Honeybee Society

How do bees keep order? 

Are there bee enforcers?

No bee rampages through the hive and kills its sisterhood. They do give the drones the heave ho, when supplies are scarce or winter is coming, but they wouldn’t have lived long in the winter, anyway, only eaten precious honey. And worker bees can lay drone eggs, if they’re needed, so they’re easily replaced. But almost every naturally occurring transition for a new queen involves multiple murders: a newly hatched queen will seek out all the other developing queen cells, and kill each one of them—to prevent interregnal warfare. Other than that, there is no violence, except from outside predators.

So, rules of behavior and expectation may be more effective in controlling what’s permissible in their hive. 

Bee society is like an extreme version of Mao’s PRC (People’s Republic). They, the individual worker bees, drones and the queen herself are all part of this huge personality, in which everyone does what they’re supposed to do, so the hive will thrive. There is no dissent; there is no discussion; there is only what they are supposed to do, in every minute of the day. Almost free, are the foragers—it’s a stage in their life cycle—when you see them purposely buzzing to a flower, and then to another and another…. As lovely as that looks, it’s hard work. The freest of the bees are the seniors who have lived long enough to graduate from foragers to scouts; they know the lay of the land, and can find the blossoms, or a place to swarm. They warn of danger: pesticides, mowers, people and bears.

Bees reproduce to spread themselves, by swarming. Sometimes the old queen leads the swarm, while the scouts lead them all to promising new places. Other times, it’s led by the new queen. She, and all the swarm, follow the scouts, who know where they’re going.

A swarm is sort of like a revolution, starting with the permissible insurrection of worker bees making queen cells. The reasons for making them: a felt need to move, an aging queen, a shortage of food within their range (about two miles). Some hives seem to be more prone to swarming, even multiple times in a season, others not so much. Swarming frequency may have genetic roots in the queen.

I saw one swarm gather on a bough high up a tree in my yard. When I climbed up to collect it (with a paper bag), I inadvertently jiggled the bough and the swarm took off, straight into the sky and disappeared high above me.

When a new queen hatches, or is about to, a portion of the hive (mostly foragers and scouts, not nursemaids) leaves the familiar, setting off into the unknown, following either the old queen, or the new one. Then, when settled in the new place, the scouts, no longer leaders, and the foragers now have to become nursemaids again, while the queen (old or new) busily lays her eggs in the brand new hive–if she’s been impregnated. Sometimes, a virgin queen is killed by a passing bird, during her mating flight. Then the swarm hive has a real problem. Only intervention by a human beekeeper introducing a queen by hand, will save the swarm hive from a gradual death.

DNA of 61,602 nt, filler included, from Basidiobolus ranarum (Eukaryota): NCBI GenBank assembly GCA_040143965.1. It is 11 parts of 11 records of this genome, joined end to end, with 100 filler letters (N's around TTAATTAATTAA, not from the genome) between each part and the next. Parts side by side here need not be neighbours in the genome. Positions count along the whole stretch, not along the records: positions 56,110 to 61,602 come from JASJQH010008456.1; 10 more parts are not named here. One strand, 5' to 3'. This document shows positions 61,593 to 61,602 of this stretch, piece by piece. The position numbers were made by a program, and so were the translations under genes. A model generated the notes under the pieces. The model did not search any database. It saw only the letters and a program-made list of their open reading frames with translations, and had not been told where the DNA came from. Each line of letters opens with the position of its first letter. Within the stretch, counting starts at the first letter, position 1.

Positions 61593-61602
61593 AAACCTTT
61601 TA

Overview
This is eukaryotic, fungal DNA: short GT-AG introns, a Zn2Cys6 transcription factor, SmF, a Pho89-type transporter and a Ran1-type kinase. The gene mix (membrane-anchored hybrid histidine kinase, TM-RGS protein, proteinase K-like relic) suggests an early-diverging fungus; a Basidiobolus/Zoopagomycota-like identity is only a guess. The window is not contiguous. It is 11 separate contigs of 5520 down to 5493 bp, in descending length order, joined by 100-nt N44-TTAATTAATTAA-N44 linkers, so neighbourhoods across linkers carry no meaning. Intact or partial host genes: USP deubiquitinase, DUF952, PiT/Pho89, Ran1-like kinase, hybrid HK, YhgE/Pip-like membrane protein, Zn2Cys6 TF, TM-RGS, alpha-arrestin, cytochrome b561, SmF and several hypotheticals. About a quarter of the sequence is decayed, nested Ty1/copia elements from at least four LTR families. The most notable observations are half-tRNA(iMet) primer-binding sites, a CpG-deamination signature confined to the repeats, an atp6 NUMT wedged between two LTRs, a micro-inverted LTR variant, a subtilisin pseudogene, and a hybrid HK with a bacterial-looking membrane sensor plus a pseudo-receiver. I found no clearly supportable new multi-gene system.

The older nursemaids in the hive left behind, become the foragers and scouts.

The next generation has to be produced as quickly as the queen can pop out eggs. Then the nursemaids nurse them, until they hatch. The hatchlings replace them as nursemaids, first by cleaning up their own cell. The former nursemaids get to be foragers, again, if they live that long.

Bees seal hives with propolis that appears to have some antibiotic properties—and human uses—especially protection from diseases in the local environment. The propolis is like their collective suit of armor.

A hive, average size, 40-50,000 bees, is a collective person, and personality.

What bees do not have is ethnic diversity. There is no possibility of racism, only sexism and defense against predators, like yellow jackets, mice, or murder wasps. The drones (males) do only sexual service, not even defense. All they do is wait around for a virgin queen. She is usually impregnated many times (perhaps hundreds of times) in her virgin flight. The more impregnations, the longer she can lay, or the stronger her offspring. That’s the only use the drones have, but they’re bigger than worker bees, so they may eat more.

No wonder they’re ushered out into the cold with the coming winter!

Published by douglascsmyth

Writer, gardener, former political science and economics professor, free-lance writer, 81-years old, married to Elizabeth Cunningham, father of Darshann, Julian and Marina. I live on the western slope of the Shawangunk ridge, NY, in a house powered largely by solar and heated and cooled by it. Associated with High Valley, Clinton Corners, until 2014.

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